Go ahead and bet your autographed Lynch two-tone that most of the hunting shows don’t film turkey hunts on public land. I’m not writing anything negative about hunting shows or public land, but as long as Sunday night viewers tune in to see Bubba and Co. whack two or three longbeards per segment, public-land hunting is bad for business. Even if you’ve won more calling championships than Ray Eye, most times you visit a well-used public parcel you won’t come back with a gobbler in the sack if you rely solely on the strength of your yelps. That’s because a public-land turkey, a pressured turkey, is a different animal.
Pressured turkeys are tough quarry because they must adapt quickly if they are to survive. I use the term “educated”sparingly. Birds, like all animals, can learn to avoid danger, but they are hardly graduate students who analyze changing information like a Vegas sports bookie. Generally, there are not as many birds on public land—the population is thinned each year—and the ones with an above-average propensity to gobble vigorously and march into the teeth of 12-gauges are quick to be snuffed.
The easy route to success on pressured birds, then, is to find them before the season starts. Get a good idea of where the turkeys roost, where they feed and how they get to and from those points. Scout from a distance, mainly using your feet and ears. When opening day comes around, beat the crowd in, get where you know the birds like to hang out and get out with a bird on your back. In essence, be the culler. If you can do that, you might not need the advice that follows. But if you arrive at the local wildlife management area and can’t find a parking spot—much less a virgin-eared turkey—you’ll need skill, luck and these tips to deliver a bird to the cooker.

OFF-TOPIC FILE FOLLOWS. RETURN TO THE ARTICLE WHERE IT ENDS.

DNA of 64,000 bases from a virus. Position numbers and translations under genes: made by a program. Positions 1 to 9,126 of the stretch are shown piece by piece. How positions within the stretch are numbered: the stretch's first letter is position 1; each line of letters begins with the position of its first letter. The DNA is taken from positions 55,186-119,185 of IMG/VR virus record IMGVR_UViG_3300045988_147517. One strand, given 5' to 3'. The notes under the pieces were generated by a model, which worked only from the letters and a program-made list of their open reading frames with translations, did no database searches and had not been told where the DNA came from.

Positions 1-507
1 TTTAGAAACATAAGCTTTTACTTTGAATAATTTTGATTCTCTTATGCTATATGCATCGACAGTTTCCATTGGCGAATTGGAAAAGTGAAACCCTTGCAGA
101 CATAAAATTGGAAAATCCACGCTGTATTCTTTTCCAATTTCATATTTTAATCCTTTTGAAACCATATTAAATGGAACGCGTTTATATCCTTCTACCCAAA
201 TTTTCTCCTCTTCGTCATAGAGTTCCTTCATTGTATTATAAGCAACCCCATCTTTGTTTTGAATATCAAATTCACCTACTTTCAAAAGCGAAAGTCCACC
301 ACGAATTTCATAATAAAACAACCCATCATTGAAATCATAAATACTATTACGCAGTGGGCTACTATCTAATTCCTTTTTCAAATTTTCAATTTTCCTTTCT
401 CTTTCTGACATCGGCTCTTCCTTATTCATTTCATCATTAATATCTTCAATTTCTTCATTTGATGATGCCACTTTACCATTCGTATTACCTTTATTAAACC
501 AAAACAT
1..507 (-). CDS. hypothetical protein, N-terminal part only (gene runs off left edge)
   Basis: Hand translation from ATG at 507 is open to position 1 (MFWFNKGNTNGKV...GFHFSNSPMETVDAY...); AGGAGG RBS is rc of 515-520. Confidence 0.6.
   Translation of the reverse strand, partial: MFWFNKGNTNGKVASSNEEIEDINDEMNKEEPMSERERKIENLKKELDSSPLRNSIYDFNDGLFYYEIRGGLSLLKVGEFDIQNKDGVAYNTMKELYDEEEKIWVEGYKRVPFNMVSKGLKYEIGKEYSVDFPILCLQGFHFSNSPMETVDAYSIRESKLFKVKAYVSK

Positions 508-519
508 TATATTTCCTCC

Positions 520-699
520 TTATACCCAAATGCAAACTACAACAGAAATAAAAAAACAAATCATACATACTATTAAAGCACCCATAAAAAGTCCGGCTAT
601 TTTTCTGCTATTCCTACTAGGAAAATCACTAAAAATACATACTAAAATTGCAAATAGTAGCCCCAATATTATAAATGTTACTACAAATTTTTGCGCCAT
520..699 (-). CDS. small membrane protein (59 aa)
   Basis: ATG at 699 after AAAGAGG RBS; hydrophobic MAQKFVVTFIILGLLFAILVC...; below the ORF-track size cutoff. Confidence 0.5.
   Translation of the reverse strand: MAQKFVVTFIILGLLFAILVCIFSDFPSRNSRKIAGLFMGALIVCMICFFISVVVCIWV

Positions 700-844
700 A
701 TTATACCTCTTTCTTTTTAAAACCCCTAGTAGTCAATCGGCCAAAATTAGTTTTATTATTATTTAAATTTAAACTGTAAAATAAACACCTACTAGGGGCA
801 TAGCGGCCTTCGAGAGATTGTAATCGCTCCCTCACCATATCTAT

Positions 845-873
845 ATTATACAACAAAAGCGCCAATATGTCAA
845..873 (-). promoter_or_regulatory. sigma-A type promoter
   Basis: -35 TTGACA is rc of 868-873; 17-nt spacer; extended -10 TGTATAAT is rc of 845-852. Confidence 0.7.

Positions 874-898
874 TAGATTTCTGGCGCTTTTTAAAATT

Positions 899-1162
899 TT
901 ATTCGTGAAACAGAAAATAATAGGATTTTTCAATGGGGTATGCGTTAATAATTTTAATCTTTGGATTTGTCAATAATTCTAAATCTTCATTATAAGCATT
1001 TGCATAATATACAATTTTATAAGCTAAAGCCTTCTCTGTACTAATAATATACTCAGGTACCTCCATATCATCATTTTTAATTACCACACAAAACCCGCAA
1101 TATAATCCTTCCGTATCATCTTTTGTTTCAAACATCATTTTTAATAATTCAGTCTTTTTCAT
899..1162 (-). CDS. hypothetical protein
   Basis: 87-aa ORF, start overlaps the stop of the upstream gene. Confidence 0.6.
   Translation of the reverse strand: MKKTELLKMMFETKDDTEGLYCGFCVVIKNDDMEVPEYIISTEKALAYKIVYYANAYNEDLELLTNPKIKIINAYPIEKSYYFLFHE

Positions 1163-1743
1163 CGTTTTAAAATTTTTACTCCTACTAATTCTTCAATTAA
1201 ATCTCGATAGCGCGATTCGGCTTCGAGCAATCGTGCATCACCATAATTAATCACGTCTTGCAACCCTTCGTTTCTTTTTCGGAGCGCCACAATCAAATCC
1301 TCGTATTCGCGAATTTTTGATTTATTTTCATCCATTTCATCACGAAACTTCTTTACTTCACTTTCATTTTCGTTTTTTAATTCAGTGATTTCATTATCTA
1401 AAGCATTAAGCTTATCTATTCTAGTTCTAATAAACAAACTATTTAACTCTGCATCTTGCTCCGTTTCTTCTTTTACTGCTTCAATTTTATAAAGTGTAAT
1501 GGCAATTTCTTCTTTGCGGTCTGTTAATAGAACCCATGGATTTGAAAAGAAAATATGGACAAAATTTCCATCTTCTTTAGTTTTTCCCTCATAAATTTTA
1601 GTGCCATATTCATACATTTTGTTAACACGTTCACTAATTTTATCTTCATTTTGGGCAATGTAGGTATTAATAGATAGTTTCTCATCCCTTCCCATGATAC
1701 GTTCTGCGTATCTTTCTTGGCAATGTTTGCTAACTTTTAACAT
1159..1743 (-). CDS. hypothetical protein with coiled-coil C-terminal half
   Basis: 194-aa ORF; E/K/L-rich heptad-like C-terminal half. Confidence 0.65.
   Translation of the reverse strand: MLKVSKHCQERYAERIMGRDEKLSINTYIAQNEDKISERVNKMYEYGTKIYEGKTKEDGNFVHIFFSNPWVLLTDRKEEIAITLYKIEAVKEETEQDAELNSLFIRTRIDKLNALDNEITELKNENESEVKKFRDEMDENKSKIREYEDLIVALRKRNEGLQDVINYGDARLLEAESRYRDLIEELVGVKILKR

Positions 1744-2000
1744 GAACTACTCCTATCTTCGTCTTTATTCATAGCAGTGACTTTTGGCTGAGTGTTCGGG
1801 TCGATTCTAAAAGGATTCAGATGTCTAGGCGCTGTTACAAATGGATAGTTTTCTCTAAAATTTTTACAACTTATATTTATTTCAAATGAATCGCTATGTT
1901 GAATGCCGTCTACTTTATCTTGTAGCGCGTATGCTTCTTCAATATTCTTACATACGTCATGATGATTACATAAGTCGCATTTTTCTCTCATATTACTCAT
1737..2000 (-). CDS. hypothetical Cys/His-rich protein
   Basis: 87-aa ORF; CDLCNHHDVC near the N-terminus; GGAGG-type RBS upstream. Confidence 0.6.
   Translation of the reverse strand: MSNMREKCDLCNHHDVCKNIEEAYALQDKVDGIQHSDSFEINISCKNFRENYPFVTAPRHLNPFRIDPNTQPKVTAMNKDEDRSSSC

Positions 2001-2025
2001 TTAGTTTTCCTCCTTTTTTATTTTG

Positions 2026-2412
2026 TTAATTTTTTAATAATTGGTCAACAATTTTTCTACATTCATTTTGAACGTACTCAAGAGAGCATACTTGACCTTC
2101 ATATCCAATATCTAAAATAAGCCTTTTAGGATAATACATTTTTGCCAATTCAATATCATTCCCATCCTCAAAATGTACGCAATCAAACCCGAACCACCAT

1. Rain is Your Friend The majority of hunters hate rain more than the turkeys do; after all, birds still have to eat, and for once, they can breed and eat in peace. God made Gore-Tex possible for a reason, and even a raging torrent won’t phase a shotgun pattern of No. 6’s. This is the time to call less and stalk more, since your movements will be cat-like.
2. Ambush Them Get between a gobbler and where he wants to go. Some pressured birds will actually move away from calls. There is no shame in marching back to the parking lot with a bird draped over your back, even if you bushwhacked him. Ambushing toms actually takes more woodsmanship.
3. Change Your Attitude Instead of thinking, I’m a failure if I don’t get a bird today, think, I want to hear a bird todayor tomorrow so I can get him the next day, the next weekend or next season.
4. Depend On Your Eyes Even if a gobbler doesn’t answer you, don’t assume he is not there and is not interested. The birds are likely in the same areas, they are just being more cautious. Probe the woods with your eyes, not just your call, before moving to call from a different location.
5. Move Like a Stalking Indian Don’t just run and gun. Stay in one place longer, listening, looking and calling; when you move, do so with moccasin-like feet.
6. Get in Early, Stay Late Try to find a place with a decent ratio of turkeys to hunters, and put in time.
7. Have a Backup Plan When you arrive at your surefire spot and find out that it is five other hunters’ surefire spot, you need an alternate place to go.